We’re in conversation with Hilary Harvey, who has recently become a Partner of TPC Leadership UK. In celebration of the move, we recently discussed Hilary’s journey to joining TPC Leadership . Today, we learn more about the insight that journey has given her – particularly into areas that are crying out for greater coaching and leadership development.
With the response to the global pandemic, growing urgency around diversity and inclusion, and the stark realities of a changing climate, the challenges facing businesses are many and complex.
“We’re in a huge transition period for the world,” Hilary says. “The next few years are going to be all about addressing what work looks like, and that means finding leadership that’s not just for profit or short-term benefit.”
Bringing leadership training to new arenas
Since joining TPC Leadership, one of Hilary’s goals has been to make coaching more accessible for community and volunteering organisations. Although coaching and development programmes have become commonplace within the NHS, that’s not always the case across the public sector at large.
“I don’t think it’s necessarily that the sector doesn’t appreciate the power of leadership development,” Hilary says. “I think what’s more true is that the sector outside of health is less experienced in procuring coaching, and I don’t know how much they feel they can prioritise it within their budget.”
Hilary notes that ethical business is another area she is excited to bring more accessible leadership development to.
Compared with their FMCG counterparts, mission-based businesses can often overlook the importance of developing the right skills to lead people in line with the company’s values. The goodwill is there, but not always the level of management needed to bring everyone together.
“It’s about helping businesses be more effective caretakers of the communities they’re affecting,” Hilary says. “It’s crucial that all businesses recognise the role they play in addressing our shared challenges. I would love to help them be more successful in that, both in the way they operate as a business and in how they manage and develop their people.”
Diversity and inclusion is integral to leadership
“Growing up as a woman of mixed cultural heritage, in all of my education and professional work in the UK I’ve been in spaces that are predominantly white,” Hilary says. “It’s something I’ve always been conscious of but never spoken about to people without that shared experience. Instead I’ve tried to mould to the space and let my work speak for itself.”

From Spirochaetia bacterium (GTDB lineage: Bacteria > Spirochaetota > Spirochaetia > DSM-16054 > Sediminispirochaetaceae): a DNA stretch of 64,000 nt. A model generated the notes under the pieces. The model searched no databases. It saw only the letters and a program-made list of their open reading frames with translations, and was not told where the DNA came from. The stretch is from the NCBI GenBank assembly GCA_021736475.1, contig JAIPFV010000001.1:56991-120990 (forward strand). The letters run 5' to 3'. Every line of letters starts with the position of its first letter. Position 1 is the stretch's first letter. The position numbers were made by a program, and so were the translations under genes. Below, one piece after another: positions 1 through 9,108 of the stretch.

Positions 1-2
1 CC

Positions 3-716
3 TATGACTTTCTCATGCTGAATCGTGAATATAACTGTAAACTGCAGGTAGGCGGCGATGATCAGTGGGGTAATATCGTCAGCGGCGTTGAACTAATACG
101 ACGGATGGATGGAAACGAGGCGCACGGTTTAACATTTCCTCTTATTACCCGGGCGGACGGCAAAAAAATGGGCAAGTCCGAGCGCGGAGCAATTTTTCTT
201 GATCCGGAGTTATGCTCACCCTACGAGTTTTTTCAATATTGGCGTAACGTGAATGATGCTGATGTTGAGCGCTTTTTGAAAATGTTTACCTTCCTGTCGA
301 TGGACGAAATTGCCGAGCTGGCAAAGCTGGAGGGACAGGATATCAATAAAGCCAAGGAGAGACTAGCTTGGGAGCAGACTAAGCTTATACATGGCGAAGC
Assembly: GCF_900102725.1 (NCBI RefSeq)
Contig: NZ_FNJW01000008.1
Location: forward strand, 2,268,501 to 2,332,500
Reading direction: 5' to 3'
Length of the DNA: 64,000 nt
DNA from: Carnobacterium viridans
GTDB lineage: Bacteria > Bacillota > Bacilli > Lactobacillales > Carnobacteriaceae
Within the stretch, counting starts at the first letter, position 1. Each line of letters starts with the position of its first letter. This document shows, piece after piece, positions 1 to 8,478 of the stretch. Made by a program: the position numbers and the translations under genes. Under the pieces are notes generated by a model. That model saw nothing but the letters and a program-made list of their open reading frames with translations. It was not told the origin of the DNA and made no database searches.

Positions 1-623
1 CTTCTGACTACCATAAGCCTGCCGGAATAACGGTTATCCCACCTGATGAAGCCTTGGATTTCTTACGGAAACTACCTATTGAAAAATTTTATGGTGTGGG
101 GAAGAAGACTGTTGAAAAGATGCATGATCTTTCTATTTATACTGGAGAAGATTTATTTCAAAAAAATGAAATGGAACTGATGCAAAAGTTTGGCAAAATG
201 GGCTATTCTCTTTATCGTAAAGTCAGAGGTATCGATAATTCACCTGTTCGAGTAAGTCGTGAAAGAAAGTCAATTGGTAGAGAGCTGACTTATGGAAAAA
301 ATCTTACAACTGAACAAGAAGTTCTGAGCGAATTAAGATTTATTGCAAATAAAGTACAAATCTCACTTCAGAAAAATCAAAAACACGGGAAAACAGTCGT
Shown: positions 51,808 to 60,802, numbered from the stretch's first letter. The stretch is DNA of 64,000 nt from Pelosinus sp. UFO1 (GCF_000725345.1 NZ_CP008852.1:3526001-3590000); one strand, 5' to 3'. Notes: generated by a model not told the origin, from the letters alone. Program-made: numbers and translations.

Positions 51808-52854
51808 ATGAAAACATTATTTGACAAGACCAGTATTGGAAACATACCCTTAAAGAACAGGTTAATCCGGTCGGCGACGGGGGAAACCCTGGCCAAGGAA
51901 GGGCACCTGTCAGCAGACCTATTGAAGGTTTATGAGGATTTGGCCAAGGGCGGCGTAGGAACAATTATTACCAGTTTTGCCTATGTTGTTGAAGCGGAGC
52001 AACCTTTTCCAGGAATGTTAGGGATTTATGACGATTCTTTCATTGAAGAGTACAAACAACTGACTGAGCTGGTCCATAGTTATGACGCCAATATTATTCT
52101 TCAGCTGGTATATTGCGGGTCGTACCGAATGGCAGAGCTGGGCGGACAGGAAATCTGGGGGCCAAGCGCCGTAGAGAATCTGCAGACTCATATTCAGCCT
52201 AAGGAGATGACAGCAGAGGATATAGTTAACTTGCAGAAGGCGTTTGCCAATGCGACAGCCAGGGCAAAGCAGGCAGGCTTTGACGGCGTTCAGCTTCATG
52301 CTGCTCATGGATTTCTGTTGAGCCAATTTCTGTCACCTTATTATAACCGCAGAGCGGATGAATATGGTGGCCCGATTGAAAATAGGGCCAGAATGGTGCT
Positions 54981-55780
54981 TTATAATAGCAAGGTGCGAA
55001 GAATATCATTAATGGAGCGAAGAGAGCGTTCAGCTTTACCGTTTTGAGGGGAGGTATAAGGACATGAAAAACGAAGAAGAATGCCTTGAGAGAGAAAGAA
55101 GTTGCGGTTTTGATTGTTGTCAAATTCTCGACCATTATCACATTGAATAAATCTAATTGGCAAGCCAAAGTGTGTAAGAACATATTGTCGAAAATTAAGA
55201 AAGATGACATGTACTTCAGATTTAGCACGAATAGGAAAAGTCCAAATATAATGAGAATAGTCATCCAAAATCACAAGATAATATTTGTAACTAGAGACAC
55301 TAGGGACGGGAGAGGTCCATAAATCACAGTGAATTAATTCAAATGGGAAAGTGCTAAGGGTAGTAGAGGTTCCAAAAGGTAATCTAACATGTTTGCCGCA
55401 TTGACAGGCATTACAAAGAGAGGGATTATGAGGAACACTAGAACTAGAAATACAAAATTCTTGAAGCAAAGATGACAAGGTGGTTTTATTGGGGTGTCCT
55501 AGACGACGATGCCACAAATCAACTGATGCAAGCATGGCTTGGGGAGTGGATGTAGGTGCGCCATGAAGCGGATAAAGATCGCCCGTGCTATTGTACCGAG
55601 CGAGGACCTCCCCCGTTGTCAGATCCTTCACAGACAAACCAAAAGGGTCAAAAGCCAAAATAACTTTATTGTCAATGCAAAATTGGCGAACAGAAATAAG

That’s been the reality in many spheres until now, but the urgency around the conversation in the last few years in particular is changing that, Hilary says. The need to challenge systems that exclude diversity is no longer up for negotiation. In the same way that businesses must recognise the role they play in shaping things for the better, so too must the people within them.
Reverse mentoring programmes, in which senior and junior staff are paired up to mentor each other, are seeing a lot of success in this regard, particularly in the NHS. These programmes support staff to examine the cultures they work in and gain insight from each other’s lived experiences. They also help to train people from a variety of backgrounds in vital leadership and mentoring skills.
“I’m so impressed by how NHS trusts are taking responsibility for how they can work differently,” Hilary says. “It goes beyond just doing diversity or unconscious bias training. It’s about senior staff committing time to working with the junior workforce and learning from their totally different lived experience.”
But when it comes to reverse mentoring and other programmes addressing diversity and inclusion, they have to be led by diversity as well. It’s the only way to avoid self-censoring and ensure authentic, beneficial conversations between the groups.
“It’s got to be someone who’s had a similar lived experience, otherwise you just don’t have the credibility” Hilary says. “What BAME staff will say to me is massively different to what they’ll tell senior staff, who are largely white and English, because they think I’ve had a similar experience and won’t judge them for what they say.”
Shaping the future of TPC Leadership
There’s no denying there are tough challenges ahead for businesses and organisations. That means getting the right leadership at the right levels is going to be essential.
And as Partner, Hilary and her unique insights are going to play a significant part in steering how TPC Leadership can address those challenges.
“For me, I would like us to be quite provocative,” Hilary says. “TPC Leadership needs to be really cutting-edge in how we can most have an impact. As a global company, we cover enough of the world to see what the reality is on the ground and what leadership is needed.”
Looking for leadership development or consultancy? Get in touch with us to find out how we can help.